• Gayle Lynds
  • Philip Margolin
  • Alexander McCall Smith
  • Michael Palmer
  • T. Jefferson Parker
  • Matthew Pearl
  • Kathy Reichs
  • Marcus Sakey
  • Jonathan Santlofer
  • Lisa Scottoline
  • R.L. Stine
  • Marcia Talley
I've read seven of those authors, and have another half-dozen or so on my bookshelves at home, waiting to be read. Quite a diverse bunch. It certainly sounds like an intriguing project, and in another 'plus', all proceeds will reportedly go to the Leukemia and Lymphoma Society. after Gulli and his sister, who helped edit NO REST FOR THE DEAD, lost their mother to the disease in 1997.

The Guardian reported that Peter James, chair of the Crime Writers' Association, contributed a crucial chapter to the novel, in which a decade-old diary is discovered, providing vital clues. "The hard thing was not knowing what any of the characters were like – none of us saw what the others had written," James told The Guardian. "I'm a very detailed plotter. A big part of my writing technique is seeding things into each chapter, and it was hard to not have that flexibility – I was writing it in a complete void. In a way it was harder than I thought, but in a way it was liberating."

Given that many of the publicity reports about NO REST FOR THE DEAD promote a big twist ending, I'm intrigued as to how well this will have been set up throughout the novel, given that reportedly each writer didn't know what the others had written (although they were provided with an outline for their chapter - perhaps Gulli made it clear what red herrings, foreshadowing, clues and other things needed to be woven it?)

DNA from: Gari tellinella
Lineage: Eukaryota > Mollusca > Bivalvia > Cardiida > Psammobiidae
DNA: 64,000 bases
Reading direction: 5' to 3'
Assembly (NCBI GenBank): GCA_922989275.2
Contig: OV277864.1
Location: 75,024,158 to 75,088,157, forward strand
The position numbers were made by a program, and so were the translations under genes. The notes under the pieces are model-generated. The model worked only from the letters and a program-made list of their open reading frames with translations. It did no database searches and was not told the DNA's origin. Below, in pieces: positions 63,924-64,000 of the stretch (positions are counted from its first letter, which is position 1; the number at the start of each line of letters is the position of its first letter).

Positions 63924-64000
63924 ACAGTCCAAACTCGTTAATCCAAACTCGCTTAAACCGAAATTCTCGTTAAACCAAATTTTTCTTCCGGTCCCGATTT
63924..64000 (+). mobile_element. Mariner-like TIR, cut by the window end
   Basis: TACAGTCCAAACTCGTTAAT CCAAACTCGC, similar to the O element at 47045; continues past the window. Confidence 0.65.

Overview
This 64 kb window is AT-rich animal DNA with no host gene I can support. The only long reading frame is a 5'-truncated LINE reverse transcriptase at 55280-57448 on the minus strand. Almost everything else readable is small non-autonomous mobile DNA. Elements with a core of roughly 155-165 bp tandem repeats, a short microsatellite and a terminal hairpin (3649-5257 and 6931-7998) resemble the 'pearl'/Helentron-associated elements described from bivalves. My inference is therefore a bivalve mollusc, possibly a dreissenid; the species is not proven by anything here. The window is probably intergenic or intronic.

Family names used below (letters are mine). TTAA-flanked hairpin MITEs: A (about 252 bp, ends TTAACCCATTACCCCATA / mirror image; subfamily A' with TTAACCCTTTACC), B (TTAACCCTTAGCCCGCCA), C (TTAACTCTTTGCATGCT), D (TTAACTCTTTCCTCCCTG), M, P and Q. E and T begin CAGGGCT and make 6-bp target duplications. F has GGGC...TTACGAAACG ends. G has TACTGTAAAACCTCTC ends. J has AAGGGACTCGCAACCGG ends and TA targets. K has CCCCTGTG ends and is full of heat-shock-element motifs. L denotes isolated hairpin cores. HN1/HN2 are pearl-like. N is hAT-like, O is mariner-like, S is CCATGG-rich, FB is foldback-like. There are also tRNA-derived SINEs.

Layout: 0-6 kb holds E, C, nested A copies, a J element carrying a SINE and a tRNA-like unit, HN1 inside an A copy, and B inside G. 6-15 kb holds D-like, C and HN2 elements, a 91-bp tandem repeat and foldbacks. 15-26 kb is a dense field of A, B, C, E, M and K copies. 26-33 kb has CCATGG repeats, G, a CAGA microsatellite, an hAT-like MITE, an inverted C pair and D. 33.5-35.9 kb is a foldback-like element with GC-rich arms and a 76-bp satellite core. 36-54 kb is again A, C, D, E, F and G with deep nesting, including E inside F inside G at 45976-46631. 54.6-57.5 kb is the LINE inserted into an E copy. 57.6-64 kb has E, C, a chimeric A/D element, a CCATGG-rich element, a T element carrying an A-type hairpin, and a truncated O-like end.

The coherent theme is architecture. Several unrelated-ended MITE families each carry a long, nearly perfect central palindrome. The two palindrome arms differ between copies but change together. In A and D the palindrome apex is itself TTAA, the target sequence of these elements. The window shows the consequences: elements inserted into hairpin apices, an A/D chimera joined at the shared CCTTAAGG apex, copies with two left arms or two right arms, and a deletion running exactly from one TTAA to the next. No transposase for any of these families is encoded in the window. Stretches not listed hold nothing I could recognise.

The Telegraph noted that "There are precedents for this kind of chain-thriller. HarperCollins has recently reissued The Floating Admiral (1931), a collaboration between Agatha Christie, Dorothy L Sayers, GK Chesterton and such less well-remembered names as Canon Victor L Whitchurch, creator of the "vegetarian railway detective" Thorpe Hazell. (Which of today's literary Ozymandiases will have been forgotten, I wonder, when No Rest for the Dead is reissued in 80 years' time?)".

Perhaps I'll have to keep an eye out for THE FLOATING ADMIRAL as well.

What do you think of the concept behind NO REST FOR THE DEAD? Does the 26-name author list make you more or less likely to give the crime novel a go? What have been some of your favourite author collaborations in the past? Comments welcome.

1 comment:

  1. I've read a couple of similar collaborations produced by the International Thriller Writer's Association called THE CHOPIN MANUSCRIPT and THE COPPER BRACELET. Not 26 authors but at least a dozen for each book (including Deaver who appears in this one). Both of them were fun romps, though the plots tended towards the ridiculous because, ultimately, no one wants to write the slow background chapters - everyone wants to write the action-packed chapters. It's not the kind of thing I'd want to read all the time but as a bit of fun (if a bit gimmicky) it's OK - ultimately though I think a short story anthology would be a much more satisfying introduction to what a reader might expect from those authors if they were to try something else by that person. I tried a couple of books by authors who had conributed chapters to THE CHOPIN MANUSCRIPT and didn't have a lot of success really - their contribution to the collective book was nothing like their 'normal' writing for obvious reasons,